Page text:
When targeting nighttime Snook around dock lights I prefer a shrimp fly and an Epoxy Shrimp is my favorite. The shine and translucency of an epoxy shrimp mimics the reflective qualities of a natural shrimp in the water. The tell tale “popping” sound Snook make when eating a shrimp close to surface can be heard for a long distance at night.

And lastly don’t be afraid to toss large flies for Snook off the beach or around rocky opportunities. The transition area from sandy beach to rocky outcropping is a fantastic situation for the saltwater fly fisher. The last few summers I have found myself casting large articulated flies in the swash zone right off the beach where the waves crash. Big Snook cruise this trough looking for ambush opportunities on baitfish caught up in the tumultuous current. The results have been smashing strikes occurring in inches of water from a larger class of Snook than I normally encounter along the South Florida beaches.

Gear:

Quality saltwater fly rods are a necessity having more backbone to punch into strong winds and components that will withstand the abuse a corrosive saltwater environment presents. A minimum for saltwater fly fishing is a six weight rod with nine weights being the top of the chart for Snook. The Sage Salt and Scott Meridian are true shoulder shaving, premium fly rods that will enhance any saltwater fly fishing experience.

Weight forward floating lines cover the gamut as much of the fishing is in relatively shallow water or right up along the shoreline. The AirFlo Super-Dri Tropical series of fly lines insures long casting success.

Sealed drag reels are assets when it comes to saltwater and sand. Adequate backing is often needed however if a Snook is good enough to run you into your backing it can often be a futile affair trying to catch back up with it. A Hatch Finatic 7 or 9 depending on rod size provides a bulletproof platform for battling the toughest Snook.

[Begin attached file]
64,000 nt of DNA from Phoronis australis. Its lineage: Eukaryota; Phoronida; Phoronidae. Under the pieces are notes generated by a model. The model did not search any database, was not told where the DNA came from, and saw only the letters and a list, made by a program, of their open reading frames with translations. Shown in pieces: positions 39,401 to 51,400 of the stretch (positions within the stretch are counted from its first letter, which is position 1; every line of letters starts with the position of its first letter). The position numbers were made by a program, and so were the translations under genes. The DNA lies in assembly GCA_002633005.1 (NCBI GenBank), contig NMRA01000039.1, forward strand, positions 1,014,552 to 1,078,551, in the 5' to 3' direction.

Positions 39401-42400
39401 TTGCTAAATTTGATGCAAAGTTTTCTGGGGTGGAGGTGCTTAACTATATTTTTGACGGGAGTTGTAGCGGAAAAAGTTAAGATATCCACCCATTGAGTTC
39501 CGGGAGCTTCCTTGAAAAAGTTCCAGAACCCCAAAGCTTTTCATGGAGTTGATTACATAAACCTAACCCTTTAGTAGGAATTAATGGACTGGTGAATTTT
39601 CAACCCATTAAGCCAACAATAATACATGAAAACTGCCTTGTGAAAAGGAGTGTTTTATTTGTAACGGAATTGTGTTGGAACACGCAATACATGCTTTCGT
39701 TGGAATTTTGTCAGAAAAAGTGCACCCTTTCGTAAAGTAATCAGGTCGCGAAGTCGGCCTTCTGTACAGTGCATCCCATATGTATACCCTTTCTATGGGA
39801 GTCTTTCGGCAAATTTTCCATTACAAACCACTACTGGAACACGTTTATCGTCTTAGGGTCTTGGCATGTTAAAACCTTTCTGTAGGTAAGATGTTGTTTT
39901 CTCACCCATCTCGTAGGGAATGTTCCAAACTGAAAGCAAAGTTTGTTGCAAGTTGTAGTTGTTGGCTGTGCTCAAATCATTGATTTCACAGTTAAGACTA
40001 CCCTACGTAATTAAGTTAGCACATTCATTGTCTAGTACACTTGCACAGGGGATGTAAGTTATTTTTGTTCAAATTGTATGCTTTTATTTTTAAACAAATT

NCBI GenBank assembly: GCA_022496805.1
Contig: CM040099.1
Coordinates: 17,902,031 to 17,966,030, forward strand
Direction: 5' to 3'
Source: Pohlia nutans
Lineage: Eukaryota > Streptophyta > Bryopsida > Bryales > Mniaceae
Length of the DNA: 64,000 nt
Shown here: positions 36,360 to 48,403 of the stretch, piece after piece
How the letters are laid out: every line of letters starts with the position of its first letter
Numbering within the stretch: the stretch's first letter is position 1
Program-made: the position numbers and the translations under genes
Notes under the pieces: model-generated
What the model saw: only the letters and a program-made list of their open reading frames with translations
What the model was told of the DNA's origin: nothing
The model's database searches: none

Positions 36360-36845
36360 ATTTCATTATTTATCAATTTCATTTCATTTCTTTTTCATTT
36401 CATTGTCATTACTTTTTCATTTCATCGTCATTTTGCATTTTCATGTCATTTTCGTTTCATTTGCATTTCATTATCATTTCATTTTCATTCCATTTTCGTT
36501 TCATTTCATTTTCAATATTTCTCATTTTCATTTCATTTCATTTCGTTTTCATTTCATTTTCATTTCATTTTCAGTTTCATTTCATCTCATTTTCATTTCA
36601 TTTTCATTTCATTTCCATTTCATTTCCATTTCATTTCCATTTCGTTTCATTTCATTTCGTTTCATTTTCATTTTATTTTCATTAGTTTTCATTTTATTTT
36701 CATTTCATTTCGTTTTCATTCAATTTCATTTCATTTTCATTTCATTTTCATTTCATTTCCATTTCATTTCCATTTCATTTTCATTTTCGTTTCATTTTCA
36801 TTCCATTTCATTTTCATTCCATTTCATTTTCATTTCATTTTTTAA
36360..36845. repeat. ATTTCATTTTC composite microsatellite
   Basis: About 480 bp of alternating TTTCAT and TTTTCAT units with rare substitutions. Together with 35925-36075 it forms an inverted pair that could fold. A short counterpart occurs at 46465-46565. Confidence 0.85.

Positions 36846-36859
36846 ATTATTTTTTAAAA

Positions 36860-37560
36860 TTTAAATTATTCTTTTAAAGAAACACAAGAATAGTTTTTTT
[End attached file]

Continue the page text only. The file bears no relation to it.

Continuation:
Snook also possess an uncanny ability to get free from your hook. Strong hard runs can sever a weak leader and when the beast jumps it takes a sturdy bite tippet to hold them. Bite tippets in the 40 pound category are not uncommon when fly fishing for Snook. And a word of caution to those who have never experienced a Snook, resist the urge to lift the fish out of the water by holding the gill plate like a Northern Pike. Snook have razor sharp gill rakers that will cut your hand deeply when lifting them or that can sever your leader during the fight. Grab them by the lip.

 

 

Final Thoughts:

Saltwater fly fishing is a specialized game. Choosing the application you want to experience will dictate the style of fly fishing you employ. Traveling anglers in South Florida have multiple opportunities to conquer one of the greatest fish in fly fishing, the Snook. With a willingness to take a fly, heavy weight fighting prowess and at times are massive in size the Snook is a game fish to add to any fly angler’s list. Shop Vail Valley Anglers for all of your traveling saltwater gear.

Mike Salomone |  Vail Valley Anglers’ Guide and Content Writer